Short sentences are easy to read.
They grab our attention, increase the reading pace, and make it more likely that we’ll move from one sentence to the next.
They’re also easier to understand.
Research by the American Press Institute (API), for example, found that when sentences had 43 words or more, readers’ comprehension dropped to less than 10%. Sentences of up to 14 words had a comprehension level of 90%.
So how long should your sentences be?
A lot of content specialists like to give word limits. They say a sentence shouldn’t be longer than 32 words, or 27, or 21.
The problem is that some people take these word counts too literally. Instead, I prefer to say there should only be one point per sentence. If you do so succinctly but conversationally, then it doesn’t matter if the sentence has 32 words or 15.
Another problem with word counts is that it’s good to vary the sentence lengths if you’re writing an article (or anything more than a few paragraphs). After all, if every sentence has the same length then the article would become torturous to read.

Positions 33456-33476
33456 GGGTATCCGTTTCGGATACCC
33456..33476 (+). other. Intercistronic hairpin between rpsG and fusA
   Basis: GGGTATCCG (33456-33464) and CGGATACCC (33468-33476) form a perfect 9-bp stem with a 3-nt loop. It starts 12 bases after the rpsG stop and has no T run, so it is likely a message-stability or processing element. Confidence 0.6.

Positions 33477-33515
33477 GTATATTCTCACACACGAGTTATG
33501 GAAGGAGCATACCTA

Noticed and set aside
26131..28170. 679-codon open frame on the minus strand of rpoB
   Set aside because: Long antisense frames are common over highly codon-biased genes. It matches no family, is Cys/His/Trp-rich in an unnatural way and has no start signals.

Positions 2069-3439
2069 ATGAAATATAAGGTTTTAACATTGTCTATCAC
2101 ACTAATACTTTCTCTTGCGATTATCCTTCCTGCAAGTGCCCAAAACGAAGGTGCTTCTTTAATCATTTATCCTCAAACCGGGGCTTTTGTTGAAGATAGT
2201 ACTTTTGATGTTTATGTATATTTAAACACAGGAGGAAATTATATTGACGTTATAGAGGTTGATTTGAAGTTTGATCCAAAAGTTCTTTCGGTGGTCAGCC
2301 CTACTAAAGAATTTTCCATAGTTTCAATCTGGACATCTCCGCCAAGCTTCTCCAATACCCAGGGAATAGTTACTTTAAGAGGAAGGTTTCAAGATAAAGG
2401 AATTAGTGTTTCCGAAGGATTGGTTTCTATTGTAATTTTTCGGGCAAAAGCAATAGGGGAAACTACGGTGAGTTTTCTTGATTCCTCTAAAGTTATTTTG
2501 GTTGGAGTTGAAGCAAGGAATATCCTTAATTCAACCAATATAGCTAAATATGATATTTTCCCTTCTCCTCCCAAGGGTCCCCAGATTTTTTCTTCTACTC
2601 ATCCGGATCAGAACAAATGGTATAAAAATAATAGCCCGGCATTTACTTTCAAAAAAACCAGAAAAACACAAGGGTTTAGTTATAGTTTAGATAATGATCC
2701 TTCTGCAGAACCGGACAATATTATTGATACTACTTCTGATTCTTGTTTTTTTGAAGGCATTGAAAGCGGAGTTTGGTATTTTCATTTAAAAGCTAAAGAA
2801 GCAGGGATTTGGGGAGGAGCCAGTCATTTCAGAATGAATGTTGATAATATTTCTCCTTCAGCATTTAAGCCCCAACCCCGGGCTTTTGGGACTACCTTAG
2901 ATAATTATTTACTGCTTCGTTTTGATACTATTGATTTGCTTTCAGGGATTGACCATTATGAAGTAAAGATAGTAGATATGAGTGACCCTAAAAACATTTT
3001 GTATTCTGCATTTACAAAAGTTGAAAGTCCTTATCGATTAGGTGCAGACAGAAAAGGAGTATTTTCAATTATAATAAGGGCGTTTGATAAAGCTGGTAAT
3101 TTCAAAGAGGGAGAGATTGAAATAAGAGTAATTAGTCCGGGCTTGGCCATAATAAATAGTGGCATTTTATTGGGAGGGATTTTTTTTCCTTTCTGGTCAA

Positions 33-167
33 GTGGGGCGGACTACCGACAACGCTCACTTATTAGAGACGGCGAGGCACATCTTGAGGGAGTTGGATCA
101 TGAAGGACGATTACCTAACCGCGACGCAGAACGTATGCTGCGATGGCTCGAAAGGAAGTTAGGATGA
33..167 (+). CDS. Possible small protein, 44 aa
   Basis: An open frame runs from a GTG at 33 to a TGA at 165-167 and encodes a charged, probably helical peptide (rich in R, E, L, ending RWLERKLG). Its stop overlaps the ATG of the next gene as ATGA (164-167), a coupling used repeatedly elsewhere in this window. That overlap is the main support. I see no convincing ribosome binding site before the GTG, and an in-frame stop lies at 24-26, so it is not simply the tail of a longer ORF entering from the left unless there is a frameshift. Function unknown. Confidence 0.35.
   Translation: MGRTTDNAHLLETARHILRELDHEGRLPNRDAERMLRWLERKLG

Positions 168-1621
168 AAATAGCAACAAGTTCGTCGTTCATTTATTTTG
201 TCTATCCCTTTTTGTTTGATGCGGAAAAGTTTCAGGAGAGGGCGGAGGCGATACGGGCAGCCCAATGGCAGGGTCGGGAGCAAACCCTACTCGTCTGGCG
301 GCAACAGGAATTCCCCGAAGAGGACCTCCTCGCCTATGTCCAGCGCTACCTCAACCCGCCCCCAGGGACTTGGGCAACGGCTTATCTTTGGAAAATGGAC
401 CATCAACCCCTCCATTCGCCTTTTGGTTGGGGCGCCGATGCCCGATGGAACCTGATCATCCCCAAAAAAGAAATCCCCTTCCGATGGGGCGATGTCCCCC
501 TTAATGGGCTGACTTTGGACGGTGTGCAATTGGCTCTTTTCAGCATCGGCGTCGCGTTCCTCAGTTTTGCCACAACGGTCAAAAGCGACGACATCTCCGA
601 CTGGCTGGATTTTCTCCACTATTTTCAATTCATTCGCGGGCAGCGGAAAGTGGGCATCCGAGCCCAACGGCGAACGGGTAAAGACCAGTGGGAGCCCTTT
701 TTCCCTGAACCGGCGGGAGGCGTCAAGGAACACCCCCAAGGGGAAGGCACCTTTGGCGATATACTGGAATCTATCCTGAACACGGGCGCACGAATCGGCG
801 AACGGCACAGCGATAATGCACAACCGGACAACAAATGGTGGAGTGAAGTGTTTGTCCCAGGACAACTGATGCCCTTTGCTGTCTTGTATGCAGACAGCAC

Instead, an article ought to have a natural ebb and flow. Switching between a 9-word sentence to a 28-word one (for example) will do the trick nicely.
That’s not to say long sentences don’t have their place. On the contrary: great writers can use them beautifully in novels, plays, and other forms that make the most of rhetoric.
However, if you’re writing a web page, email or an article, shorter is usually sweeter.